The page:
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Before the Celtics faced the Raptors on Friday night, point guard Kemba Walker took a microphone and walked toward midcourt to address the eager fans.

For some, it might have induced some post-traumatic stress. Last October, Kyrie Irving stood on this same court at an event for season ticket-holders, took a microphone and said he intended to re-sign with Boston at year’s end. Irving, of course, did not re-sign with Boston at year’s end.

But Walker’s message Friday was simpler, and it struck the right notes about what bubbly Garden crowds want.

“We promise to work extremely hard all year, go hard all year,” Walker said. “Let’s get this thing going. Go, Celtics. Let’s go.”

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The fans erupted, and then the game began, and Walker and his teammates provided more specific examples. They charged toward the rim, they tussled for offensive rebounds, they threw small, energetic lineups at the defending world champions, and ultimately seized a 112-106 win, their first of the year.

After their loss to the 76ers on Wednesday, coach Brad Stevens remained encouraged. After this impressive win, he was measured.

“I don’t feel much different than I felt on Wednesday,” Stevens said. “I felt we played hard on Wednesday; we just made a lot of mistakes. This is early in the year we’re not doing jumping jacks when we win and we’re not going to put our head in our hands when we lose. We’re just going to move forward.”

Jayson Tatum celebrates with the fans after hitting a late 3-pointer.
Jayson Tatum celebrates with the fans after hitting a late 3-pointer.Barry Chin/Globe Staff/Globe Staff

Nevertheless, there were encouraging developments. The Celtics shook off a slow shooting start and made 11 of 25 3-pointers in the second half. Despite missing their top rebounder, Enes Kanter, they pounced on their own missed shots time and again, gathering 21 offensive rebounds that led to a 21-2 edge in second-chance points.

“We don’t want to flood the offensive glass and not get back in transition,” Stevens said, “but the appropriate guys have to go at the appropriate times. And we have a lot of athletic wings and depending on where they are on the floor, we want them to go, go.”

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And then there was Walker. He came here as Irving’s replacement and will be compared with him throughout this season whether he wants to or not. He had a frustrating, tentative opener against the 76ers, and Friday’s game started similarly, with a 1 for 9 first half.

He has not been here or struggled nearly long enough to have anyone turn on him, but there was an uneasy reaction from the Garden crowd as Friday began to unfold, as if they just wanted to figure out a way to get him cooking again.

That was pretty much the goal of the other Celtics, too.

“They knew I wanted to play well and I wanted to make shots, but I was struggling,” Walker said. “But I can’t say enough about it. They kept me confident. I really just appreciate those guys for keeping me level-headed, keeping me confident and just allowing me to be myself.”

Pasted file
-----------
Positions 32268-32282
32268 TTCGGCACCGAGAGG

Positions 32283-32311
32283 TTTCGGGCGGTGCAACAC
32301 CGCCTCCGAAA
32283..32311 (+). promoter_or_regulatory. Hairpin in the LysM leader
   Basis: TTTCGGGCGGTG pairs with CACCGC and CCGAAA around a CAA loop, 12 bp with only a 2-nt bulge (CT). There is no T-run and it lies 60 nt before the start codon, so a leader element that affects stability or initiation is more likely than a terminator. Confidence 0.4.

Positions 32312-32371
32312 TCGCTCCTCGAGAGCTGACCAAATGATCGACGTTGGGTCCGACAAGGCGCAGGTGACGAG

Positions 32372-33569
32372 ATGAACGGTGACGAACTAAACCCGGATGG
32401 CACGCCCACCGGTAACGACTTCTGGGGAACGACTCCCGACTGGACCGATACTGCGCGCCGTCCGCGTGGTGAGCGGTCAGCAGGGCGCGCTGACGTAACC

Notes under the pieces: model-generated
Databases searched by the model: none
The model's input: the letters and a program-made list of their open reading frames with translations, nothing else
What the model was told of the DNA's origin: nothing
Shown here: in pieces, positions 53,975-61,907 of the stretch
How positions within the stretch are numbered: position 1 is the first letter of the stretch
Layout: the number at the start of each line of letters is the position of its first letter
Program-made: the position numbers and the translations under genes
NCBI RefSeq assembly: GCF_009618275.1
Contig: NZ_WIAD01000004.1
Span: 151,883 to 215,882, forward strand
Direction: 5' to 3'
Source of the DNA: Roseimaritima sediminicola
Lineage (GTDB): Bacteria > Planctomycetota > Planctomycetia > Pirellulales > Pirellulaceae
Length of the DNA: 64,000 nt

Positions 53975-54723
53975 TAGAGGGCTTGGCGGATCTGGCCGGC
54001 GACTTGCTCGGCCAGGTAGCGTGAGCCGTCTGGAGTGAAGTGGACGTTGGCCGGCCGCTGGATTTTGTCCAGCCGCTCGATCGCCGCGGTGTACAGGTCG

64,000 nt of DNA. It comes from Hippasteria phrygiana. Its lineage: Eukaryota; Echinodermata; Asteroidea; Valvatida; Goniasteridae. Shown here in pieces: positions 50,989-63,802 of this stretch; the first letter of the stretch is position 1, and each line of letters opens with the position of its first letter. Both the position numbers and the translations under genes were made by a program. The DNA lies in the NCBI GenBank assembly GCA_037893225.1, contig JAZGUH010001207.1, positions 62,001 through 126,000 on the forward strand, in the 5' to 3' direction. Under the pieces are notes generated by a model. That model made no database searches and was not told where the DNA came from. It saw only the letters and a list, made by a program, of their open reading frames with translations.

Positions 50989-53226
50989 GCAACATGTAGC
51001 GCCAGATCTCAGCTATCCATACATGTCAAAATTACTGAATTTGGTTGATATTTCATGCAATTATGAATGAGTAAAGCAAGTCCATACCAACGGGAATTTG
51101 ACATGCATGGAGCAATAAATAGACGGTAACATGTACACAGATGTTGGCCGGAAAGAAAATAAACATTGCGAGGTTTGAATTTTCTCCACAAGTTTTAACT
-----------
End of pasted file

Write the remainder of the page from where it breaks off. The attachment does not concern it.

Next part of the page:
Stevens said he has added some of the simple actions that Walker thrived with so extensively during his time with the Hornets, giving him the space to make plays downhill.

During a stretch of less than three minutes midway through the fourth quarter, Walker hit a pull-up, took a charge, drilled a three, attacked for a pair of layups, and then made two free throws. He said it felt like he was just in the gym by himself, finding his spots like he knows he can. But the sellout crowd, the crowd Walker had dreamed of playing in front of since he agreed to sign here last summer, made it clear that he was hardly in a gym by himself.

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Jaylen Brown signals his 3-pointer is good late in the fourth quarter.
Jaylen Brown signals his 3-pointer is good late in the fourth quarter.Barry Chin/Globe Staff/Globe Staff

Walker finished with 22 points, and he will surely have games in which he scores at least twice as many at that. But that fourth-quarter stretch felt important for him, even if it is only October.

“That’s who he is,” Jayson Tatum said, “and is going to continue to be.”

Tatum and Jaylen Brown finished with 25 points and nine rebounds apiece to lead the Celtics. Tatum was 8 for 22 for the second consecutive game, but his shot selection continues to be encouraging. Brown was slowed by foul trouble against the 76ers but played a game-high 38 minutes against the Raptors.

The rookie Grant Williams came off the bench and provided some tough, veteran-like minutes. He grabbed seven rebounds and dished out four assists and absorbed an offensive foul from the burly center Marc Gasol during a critical fourth-quarter stretch.

Stevens said he sent Williams a text message Thursday after it was clear Kanter would be sidelined with a bruised knee, telling him — perhaps jokingly? — that he needed to learn everything about the center position by Friday. Then he was plugged in there and did not look out of place.

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The Celtics needed all these contributions to withstand an 18-for-36 3-point shooting effort by the Raptors. Pascal Siakam had 33 points and eight rebounds and used a powerful third quarter to stake his team to a 7-point lead.

After the Celtics pushed back in front, Siakam’s alley-oop tied the score at 104 with 3:14 left. Then Gordon Hayward and Brown drilled a pair of 3-pointers to help make it 110-106. And at the other end, Walker truly endeared himself to this crowd, as he stepped in front of OG Anunoby and drew a charge, yelling toward his teammates on the bench.